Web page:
The National Council on Communication (known as the CNCA) accused RFI of failing to get comment from military sources in a recent piece on the death of a military commander; and of citing a UN report on civilian massacres, the existence of which was later denied by a UN mission spokesman. In its statement, RFI stood by its reporting, saying it had properly verified and cross-checked its information.
The CNCA ordered RFI to cease all Ivory Coast FM broadcasts starting tonight at midnight, and to pay a fine of 9 million CFA francs (US$16,577). The media regulator also demanded that RFI air a retraction of both reports "at least five times," once it is allowed to begin broadcasting again.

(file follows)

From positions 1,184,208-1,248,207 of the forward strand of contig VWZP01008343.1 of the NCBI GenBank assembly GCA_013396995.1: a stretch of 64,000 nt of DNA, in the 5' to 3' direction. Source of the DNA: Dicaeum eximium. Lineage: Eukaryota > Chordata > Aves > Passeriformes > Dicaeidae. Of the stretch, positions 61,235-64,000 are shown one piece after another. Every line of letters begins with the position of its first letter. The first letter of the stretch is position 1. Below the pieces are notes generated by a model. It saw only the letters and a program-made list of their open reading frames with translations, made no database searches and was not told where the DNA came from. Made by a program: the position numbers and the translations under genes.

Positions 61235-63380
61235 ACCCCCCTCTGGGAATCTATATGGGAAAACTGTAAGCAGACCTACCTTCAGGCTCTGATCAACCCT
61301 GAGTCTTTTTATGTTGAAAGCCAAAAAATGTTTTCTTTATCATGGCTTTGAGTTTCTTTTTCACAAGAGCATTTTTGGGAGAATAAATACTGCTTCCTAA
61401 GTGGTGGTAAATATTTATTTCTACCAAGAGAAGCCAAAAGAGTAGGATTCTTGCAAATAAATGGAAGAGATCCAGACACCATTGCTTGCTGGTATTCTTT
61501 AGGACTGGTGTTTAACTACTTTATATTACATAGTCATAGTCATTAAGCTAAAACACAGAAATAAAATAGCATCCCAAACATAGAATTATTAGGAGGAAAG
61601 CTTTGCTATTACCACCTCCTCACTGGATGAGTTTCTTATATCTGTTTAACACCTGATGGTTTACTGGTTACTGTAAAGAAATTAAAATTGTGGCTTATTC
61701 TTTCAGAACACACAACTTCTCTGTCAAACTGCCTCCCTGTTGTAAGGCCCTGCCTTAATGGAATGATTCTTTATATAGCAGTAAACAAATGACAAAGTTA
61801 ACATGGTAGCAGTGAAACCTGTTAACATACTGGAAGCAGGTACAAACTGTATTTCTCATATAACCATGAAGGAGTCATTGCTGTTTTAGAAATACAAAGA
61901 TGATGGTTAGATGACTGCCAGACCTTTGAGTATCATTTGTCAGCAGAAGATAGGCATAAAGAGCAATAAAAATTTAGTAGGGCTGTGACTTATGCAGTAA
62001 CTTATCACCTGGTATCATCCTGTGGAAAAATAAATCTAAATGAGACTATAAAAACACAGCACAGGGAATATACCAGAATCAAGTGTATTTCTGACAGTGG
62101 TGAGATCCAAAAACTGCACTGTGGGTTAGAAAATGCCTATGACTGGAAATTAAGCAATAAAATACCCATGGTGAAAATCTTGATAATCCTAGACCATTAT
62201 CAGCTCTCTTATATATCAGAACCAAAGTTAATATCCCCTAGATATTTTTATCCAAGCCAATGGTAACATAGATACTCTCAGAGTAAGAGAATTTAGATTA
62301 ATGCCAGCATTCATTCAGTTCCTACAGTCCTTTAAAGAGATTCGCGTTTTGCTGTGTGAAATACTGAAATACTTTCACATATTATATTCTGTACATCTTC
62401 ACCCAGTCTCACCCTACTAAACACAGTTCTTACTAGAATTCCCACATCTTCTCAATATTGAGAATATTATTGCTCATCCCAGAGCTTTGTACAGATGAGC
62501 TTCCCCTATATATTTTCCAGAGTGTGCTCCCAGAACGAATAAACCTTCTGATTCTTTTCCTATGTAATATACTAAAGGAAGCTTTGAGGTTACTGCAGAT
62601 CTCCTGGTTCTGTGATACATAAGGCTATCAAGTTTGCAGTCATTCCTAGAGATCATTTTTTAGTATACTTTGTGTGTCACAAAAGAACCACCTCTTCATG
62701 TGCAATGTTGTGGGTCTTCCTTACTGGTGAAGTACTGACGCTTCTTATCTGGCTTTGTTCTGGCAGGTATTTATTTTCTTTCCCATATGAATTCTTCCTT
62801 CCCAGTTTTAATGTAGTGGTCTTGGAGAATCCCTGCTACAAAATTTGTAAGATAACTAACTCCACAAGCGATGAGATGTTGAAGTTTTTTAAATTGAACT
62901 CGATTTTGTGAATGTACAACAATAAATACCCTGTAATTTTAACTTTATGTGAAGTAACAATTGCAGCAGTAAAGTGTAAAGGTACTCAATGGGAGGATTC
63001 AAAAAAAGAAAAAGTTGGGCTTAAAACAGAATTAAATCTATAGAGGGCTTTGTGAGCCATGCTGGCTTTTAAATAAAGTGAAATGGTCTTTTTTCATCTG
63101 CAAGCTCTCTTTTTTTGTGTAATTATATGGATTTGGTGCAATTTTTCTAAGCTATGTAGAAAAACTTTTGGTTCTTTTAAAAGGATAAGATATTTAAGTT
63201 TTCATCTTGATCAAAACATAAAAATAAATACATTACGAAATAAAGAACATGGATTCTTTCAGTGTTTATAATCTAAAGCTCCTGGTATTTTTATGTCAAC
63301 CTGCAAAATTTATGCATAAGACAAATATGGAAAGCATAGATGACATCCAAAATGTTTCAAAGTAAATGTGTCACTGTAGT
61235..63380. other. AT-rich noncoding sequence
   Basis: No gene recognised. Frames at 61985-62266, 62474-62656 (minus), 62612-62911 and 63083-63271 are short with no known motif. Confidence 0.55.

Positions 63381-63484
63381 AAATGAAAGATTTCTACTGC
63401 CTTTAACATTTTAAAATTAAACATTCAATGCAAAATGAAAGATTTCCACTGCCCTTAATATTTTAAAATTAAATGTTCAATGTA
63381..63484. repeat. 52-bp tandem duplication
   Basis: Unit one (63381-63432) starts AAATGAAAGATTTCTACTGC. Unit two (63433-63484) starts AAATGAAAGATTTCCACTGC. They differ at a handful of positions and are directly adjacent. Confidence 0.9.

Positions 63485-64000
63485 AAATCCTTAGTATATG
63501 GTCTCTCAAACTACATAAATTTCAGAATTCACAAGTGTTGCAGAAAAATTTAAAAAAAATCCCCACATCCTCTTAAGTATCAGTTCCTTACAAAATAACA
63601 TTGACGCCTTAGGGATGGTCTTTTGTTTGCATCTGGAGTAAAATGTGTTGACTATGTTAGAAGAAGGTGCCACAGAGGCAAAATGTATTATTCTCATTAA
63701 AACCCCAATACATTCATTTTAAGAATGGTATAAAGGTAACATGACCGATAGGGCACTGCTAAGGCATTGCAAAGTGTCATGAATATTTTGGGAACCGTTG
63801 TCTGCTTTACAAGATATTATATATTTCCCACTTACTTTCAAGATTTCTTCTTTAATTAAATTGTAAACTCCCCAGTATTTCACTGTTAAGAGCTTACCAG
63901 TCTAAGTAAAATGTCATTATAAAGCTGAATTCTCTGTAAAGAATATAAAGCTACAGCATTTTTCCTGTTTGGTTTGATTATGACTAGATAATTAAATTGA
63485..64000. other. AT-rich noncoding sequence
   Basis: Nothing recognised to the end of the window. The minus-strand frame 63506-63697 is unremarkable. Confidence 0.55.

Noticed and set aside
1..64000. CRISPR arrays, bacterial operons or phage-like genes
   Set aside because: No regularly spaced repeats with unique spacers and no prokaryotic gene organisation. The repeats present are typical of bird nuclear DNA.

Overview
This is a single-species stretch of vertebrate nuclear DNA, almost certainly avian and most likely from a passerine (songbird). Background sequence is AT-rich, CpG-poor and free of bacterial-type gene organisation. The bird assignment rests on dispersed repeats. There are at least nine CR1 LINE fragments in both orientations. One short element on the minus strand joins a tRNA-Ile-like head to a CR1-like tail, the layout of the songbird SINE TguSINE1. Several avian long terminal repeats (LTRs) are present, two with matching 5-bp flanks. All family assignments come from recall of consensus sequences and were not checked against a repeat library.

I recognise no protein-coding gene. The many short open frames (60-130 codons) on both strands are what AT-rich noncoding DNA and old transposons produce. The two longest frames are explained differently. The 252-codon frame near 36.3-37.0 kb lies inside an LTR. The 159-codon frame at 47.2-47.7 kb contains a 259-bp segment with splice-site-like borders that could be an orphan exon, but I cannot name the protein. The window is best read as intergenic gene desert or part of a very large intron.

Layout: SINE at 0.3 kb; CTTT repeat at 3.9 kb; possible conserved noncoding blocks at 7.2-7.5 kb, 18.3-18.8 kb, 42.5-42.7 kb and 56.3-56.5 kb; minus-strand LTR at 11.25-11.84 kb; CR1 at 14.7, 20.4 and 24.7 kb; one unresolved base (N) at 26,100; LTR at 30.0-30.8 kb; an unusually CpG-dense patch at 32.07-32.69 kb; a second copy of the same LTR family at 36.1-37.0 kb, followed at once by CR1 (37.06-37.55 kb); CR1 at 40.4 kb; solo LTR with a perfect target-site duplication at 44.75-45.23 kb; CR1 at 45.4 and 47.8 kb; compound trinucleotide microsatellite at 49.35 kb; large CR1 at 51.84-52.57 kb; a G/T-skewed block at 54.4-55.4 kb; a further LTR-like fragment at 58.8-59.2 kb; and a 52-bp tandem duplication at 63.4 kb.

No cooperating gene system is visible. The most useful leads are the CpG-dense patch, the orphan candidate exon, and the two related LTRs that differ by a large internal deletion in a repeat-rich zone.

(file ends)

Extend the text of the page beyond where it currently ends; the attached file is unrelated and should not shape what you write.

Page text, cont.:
RFI has a large audience in Ivory Coast, which is bitterly divided between a government-held south and a rebel-held north. Government supporters accuse French and pro-opposition media of supporting the rebels. Local newspapers tend to be divided along partisan lines and their journalists often face serious threats from one side or the other.
RFI's FM broadcasts have been cut off before during politically sensitive periods, according to CPJ research. In November 2004, unidentified assailants crippled FM transmissions of international radio stations, including RFI, just before the government launched raids on rebel positions in the north of the country.
RFI shut its bureau in Ivory Coast after its correspondent, Jean Hélène, was shot dead by a police officer in October 2003 while waiting to interview opposition activists who had just been released from detention.